BlackRock has spoken out against Texas’ decision to designate it as hostile to fossil fuels, calling the state’s targeting “opportunistic”, “anti-competitive” and “bad for business”.
The world’s largest asset manager was the only US company included by Texas comptroller Glenn Hegar on a list of 10 financial institutions that “boycott” fossil fuels. The groups face possible divestment by public pension funds.
“Trying to stop an American company from doing business in its own backyard is bad for business,” said Mark McCombe, BlackRock’s head of American affairs, who has made several trips to Texas to lobby state officials while the list was being developed. “It seems opportunistic in this climate.”
“We’ve never turned our backs on oil and gas companies in Texas,” McCombe said, noting that BlackRock is the largest investor in the state’s oil and gas industry and has $290 billion in assets. based in Texas. “It’s anti-competitive.”
None of BlackRock’s top fund management rivals were on Texas’ list, although most of them were included as sponsors of nearly 350 specific investment funds that the state also considers hostile to oil and gas.
The list stems from a 2021 Texas law that criticized environmental, social and governance-based investments for potentially harming the fossil fuel industry. The provisions force pension funds and school funds to divest themselves of shares they hold in financial groups that the government says are “boycotting energy companies”.
As a result, Hegar focused on publicly traded companies, which eliminated Vanguard and Fidelity. His office then relied on MSCI’s corporate ESG ratings to come up with a list of 19 target companies. That list included US banks JPMorgan Chase, Goldman Sachs and Wells Fargo as well as investment manager Invesco, but none made it to the final 10 list.
Hegar denied in an interview that the list was politically motivated. Companies on the initial list of 19 as well as the 150 behind specific investment funds were asked to explain their position on fossil fuels, he said. He added that some were able to provide information that assuaged the state’s concerns.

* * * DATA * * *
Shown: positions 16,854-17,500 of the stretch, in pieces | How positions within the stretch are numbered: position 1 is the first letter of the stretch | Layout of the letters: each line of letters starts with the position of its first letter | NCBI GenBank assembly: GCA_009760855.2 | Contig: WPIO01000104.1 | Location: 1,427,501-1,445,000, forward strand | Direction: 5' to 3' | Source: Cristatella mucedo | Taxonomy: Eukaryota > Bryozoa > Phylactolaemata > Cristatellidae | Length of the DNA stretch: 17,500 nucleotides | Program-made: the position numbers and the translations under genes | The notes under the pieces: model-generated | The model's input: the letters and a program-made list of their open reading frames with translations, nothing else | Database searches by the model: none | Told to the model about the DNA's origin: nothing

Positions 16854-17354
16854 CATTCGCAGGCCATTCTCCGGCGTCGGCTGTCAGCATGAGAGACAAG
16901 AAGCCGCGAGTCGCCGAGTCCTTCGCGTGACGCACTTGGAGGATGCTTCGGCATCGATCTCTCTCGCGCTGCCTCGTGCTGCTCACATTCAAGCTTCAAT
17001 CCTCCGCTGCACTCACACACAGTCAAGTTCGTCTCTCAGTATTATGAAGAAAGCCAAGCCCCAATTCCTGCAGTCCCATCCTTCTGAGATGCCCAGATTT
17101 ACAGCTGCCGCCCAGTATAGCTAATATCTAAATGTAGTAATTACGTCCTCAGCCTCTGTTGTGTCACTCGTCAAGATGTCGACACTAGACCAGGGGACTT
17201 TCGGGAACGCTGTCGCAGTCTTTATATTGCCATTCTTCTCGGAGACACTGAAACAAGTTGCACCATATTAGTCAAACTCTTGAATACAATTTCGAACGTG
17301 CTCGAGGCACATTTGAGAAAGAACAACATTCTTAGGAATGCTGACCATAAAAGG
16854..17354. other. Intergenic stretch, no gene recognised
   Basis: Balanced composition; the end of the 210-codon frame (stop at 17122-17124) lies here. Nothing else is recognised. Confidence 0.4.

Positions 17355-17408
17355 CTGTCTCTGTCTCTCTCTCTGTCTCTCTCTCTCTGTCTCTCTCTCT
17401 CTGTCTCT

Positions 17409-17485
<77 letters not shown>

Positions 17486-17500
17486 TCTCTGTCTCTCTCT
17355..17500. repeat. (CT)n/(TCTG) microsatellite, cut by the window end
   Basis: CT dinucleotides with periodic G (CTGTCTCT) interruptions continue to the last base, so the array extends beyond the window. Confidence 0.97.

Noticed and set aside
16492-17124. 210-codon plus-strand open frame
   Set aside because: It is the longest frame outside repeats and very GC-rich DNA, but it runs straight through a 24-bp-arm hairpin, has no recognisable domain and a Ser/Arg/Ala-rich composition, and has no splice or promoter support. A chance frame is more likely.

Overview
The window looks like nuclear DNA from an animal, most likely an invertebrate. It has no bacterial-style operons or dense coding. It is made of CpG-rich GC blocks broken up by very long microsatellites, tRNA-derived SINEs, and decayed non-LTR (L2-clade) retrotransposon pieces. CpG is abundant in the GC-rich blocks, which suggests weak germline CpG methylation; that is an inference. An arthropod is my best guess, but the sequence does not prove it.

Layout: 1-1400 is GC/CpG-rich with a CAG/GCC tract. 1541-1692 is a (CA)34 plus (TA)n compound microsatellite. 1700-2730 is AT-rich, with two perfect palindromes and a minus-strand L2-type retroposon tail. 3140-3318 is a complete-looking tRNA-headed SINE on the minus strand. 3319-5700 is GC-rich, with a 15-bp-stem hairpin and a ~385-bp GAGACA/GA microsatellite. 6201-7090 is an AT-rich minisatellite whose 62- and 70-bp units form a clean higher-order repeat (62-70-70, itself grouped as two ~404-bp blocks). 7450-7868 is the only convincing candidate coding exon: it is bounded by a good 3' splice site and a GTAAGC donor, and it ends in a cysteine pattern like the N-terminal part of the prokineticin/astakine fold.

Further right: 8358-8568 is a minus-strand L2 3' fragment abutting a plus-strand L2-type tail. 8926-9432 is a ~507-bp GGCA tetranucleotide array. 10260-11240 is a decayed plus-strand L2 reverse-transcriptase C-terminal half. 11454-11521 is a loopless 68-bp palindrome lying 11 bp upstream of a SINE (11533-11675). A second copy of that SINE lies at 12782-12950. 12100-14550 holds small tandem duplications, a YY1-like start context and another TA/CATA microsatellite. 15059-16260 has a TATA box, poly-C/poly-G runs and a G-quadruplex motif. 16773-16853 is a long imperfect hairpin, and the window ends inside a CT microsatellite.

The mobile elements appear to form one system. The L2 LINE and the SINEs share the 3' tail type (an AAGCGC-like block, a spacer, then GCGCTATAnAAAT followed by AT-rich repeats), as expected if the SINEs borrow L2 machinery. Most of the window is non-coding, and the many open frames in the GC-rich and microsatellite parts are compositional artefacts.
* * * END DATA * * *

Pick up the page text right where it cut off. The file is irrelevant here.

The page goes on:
Those who did not respond and those who did not were included in the final list of 10, which included Credit Suisse, UBS and BNP Paribas, among others.
“The process was open and transparent,” Hegar told the Financial Times. “No matter what you do, you run the risk of being criticized.”
BlackRock has been targeted by top conservative politicians in Texas because founder Larry Fink has been outspoken about the need for businesses to fight climate change. Dan Patrick, the Republican lieutenant governor of Texas, wrote to Hegar in January asking him “to include BlackRock and any company like them.”
The financial groups on the list have 90 days to convince Texas to change its mind. State pension funds will then have to notify the comptroller of their holdings, but the law gives them some flexibility to sell if it affects their fiduciary duty to retirees.
McCombe said BlackRock plans to work with Hegar’s office to convince him to reconsider, and he said the group will continue to invest in the state and work with Texas-based clients.
But he warned the whole process was ‘not good for pensioners and business confidence. . . Texas prides itself on being a free market and open for business.
“Do other companies want to do business in a state where the rules can change around you?” He asked. “Is it the thin edge of the corner?”
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BlackRock calls Texas ‘anti-competitive’ on ESG blacklist